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Texas teens say their calls for no more violence are ignored as mass shootings rise


Columbus, Ohio, is not allowed to regulate guns, so it tried to regulate people, imposing curfews on some late-night businesses. In Texas, some high school students are taking their own approach to gun violence. Here's Caroline Love with KERA in Dallas.

UNIDENTIFIED STUDENT: How big do we want them to be?

CAROLINE LOVE, BYLINE: Hillcrest High School's Students Demand Action Club meets on Tuesdays in a dimly lit science classroom. The kids' plastic and mesh backpacks are strewn about. They can't carry regular ones. Dallas schools started requiring clear backpacks last year. The students here wear a lanyard with their school ID at all times.

BRYNN BEECHAM: It's to help the safety around the school.

LOVE: That's Brynn Beecham. The 16-year-old founded the Students Demand Action chapter at her school after it had three lockdowns. It advocates against gun violence. The campus also had threats on social media recently. The threats turned out to be false, but Beecham says she's still scared.

BRYNN: I'm nervous walking in every day 'cause I don't know if I'm going to be able to walk out.

LOVE: Fifteen-year-old Ryley Collins from Plano, Texas, says she worries about gun violence at her school, too.

RYLEY COLLINS: It's ingrained in you to be scared of it 'cause it's so common.

LOVE: Collins' school also has a Students Demand Action chapter. The club organized a walkout to protest gun violence in April. It was a windy day, but hundreds of students still attended.


UNIDENTIFIED STUDENTS: (Chanting) End all violence. No more violence. End all violence.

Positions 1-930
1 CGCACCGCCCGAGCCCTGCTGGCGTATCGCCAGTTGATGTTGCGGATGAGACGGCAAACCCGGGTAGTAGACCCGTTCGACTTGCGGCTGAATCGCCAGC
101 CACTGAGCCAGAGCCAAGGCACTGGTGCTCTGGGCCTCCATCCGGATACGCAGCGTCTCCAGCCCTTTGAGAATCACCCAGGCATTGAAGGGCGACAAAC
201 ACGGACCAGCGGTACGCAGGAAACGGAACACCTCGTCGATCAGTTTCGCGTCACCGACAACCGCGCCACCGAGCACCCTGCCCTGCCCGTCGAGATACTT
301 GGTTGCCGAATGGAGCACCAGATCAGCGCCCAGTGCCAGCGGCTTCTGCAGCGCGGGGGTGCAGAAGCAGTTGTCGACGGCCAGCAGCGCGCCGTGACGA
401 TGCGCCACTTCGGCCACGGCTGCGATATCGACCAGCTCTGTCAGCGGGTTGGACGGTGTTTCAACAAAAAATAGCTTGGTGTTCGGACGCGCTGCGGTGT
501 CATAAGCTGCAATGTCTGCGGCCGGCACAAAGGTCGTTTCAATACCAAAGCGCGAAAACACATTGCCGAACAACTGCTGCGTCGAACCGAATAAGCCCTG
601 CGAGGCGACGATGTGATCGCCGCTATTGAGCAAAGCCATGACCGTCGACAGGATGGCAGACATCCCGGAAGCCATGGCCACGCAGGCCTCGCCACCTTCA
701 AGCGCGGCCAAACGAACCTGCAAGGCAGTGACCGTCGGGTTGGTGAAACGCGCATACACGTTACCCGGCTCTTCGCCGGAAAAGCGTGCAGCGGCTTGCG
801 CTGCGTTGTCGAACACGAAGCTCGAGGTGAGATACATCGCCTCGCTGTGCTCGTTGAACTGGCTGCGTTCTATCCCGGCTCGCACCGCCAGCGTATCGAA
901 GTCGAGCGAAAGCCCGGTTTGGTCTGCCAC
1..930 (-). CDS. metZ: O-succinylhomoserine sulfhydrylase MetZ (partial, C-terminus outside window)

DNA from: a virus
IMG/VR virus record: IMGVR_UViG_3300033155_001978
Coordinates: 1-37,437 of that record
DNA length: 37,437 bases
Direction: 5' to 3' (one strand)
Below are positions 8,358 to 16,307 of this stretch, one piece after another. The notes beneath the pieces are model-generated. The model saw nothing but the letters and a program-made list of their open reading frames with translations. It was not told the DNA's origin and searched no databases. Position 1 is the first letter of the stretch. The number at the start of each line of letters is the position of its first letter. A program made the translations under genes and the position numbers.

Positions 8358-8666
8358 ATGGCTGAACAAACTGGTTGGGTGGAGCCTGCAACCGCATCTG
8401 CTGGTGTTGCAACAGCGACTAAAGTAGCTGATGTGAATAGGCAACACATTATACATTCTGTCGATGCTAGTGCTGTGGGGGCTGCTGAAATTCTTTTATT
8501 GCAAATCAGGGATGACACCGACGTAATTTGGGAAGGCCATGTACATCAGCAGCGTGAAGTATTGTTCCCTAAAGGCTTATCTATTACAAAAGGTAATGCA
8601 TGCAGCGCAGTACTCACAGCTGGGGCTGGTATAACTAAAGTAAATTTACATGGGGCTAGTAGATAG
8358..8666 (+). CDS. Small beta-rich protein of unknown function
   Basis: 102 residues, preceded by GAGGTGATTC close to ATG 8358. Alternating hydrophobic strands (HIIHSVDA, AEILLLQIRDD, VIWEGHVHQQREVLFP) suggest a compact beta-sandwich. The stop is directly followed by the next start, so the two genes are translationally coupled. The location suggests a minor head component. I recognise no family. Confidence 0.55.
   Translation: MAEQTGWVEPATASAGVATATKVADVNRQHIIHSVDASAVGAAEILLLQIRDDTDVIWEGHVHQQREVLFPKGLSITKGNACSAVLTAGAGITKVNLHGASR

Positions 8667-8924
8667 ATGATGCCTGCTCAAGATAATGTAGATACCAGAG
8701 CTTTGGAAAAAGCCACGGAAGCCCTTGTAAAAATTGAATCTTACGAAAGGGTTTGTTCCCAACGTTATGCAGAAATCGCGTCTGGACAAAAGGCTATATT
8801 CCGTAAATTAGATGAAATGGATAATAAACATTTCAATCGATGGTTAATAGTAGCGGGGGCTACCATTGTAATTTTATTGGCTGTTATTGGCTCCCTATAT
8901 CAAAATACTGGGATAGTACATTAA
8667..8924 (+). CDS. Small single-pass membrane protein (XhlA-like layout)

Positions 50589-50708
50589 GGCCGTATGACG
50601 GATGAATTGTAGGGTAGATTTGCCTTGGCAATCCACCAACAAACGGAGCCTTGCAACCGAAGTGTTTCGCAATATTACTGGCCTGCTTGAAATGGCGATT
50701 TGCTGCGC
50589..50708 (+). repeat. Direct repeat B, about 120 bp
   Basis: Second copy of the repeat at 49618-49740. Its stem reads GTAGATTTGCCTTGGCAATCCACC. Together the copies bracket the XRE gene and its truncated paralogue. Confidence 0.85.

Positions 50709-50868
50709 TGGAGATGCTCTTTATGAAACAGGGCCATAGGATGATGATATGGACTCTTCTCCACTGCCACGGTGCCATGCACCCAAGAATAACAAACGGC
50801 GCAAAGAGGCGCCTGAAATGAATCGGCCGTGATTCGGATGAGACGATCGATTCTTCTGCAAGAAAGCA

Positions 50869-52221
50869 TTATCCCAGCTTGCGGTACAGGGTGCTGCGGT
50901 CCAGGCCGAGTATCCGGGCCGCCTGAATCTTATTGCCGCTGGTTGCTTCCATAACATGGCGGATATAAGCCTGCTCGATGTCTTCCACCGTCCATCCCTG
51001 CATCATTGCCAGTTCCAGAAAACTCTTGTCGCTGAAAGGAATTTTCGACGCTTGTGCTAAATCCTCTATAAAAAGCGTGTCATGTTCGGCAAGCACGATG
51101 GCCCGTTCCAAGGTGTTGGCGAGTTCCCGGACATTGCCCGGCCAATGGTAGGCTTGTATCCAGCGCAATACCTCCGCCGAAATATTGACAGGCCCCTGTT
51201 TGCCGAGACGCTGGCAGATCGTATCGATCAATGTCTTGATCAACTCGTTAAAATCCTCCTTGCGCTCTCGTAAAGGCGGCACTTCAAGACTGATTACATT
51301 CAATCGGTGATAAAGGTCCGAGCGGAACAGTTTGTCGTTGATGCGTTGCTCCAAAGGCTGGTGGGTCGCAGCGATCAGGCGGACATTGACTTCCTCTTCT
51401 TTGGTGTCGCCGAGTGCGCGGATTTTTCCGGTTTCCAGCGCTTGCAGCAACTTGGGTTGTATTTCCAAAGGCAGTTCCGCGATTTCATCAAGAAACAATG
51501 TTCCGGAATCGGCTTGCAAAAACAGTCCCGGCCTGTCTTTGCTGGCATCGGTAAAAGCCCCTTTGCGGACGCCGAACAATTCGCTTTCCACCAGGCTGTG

LOVE: School shootings have gone up. David Riedman from the K-12 Shooting Database says this year is on track to have about 400. He says most gun violence at schools is an escalation of a fight, not mass shootings, and the shooter has a habit of carrying a gun to school.

DAVID RIEDMAN: They never plan to shoot someone that day, but something escalated into a shooting. And often, bystander students are struck.

LOVE: School shooters tend to be young, says Dr. Sandra McKay. She teaches pediatric health at the McGovern Medical School in Houston and says the average age is 16.

SANDRA MCKAY: That teen mind is impulsive, so we want to reduce their ability to be impulsive with something that is a dangerous weapon to them.

LOVE: McKay says most underage shooters get their guns from their homes, which is why she advocates for safe firearm storage, like in a gun safe. Safe storage is a good practice, says gun rights activist Chris McNutt with Texas Gun Rights. But his organization opposes laws that make it mandatory.

CHRIS MCNUTT: The responsibility should be on the gun owner that they properly secure their firearm in a way that makes sense to them.

LOVE: McNutt says he also doesn't support raising the age to buy firearms in Texas from 18 to 21. He says if 18-year-olds can vote and join the military, they should be able to buy guns. A University of Texas poll found that most Texans do support raising the legal age to buy firearms. But the lack of action on gun violence reforms from lawmakers is frustrating for Hillcrest students like Neve Healy, yet she remains hopeful.

NEVE HEALY: Even though we're just a little group of students, I think we have the power to change a lot more than we realize.

LOVE: Until that happens, the students in this group say they will continue to plan walkouts and sit-ins to raise awareness for their cause.

For NPR News, I'm Caroline Love in Dallas. Transcript provided by NPR, Copyright NPR.

Caroline Love
[Copyright 2024 KERA]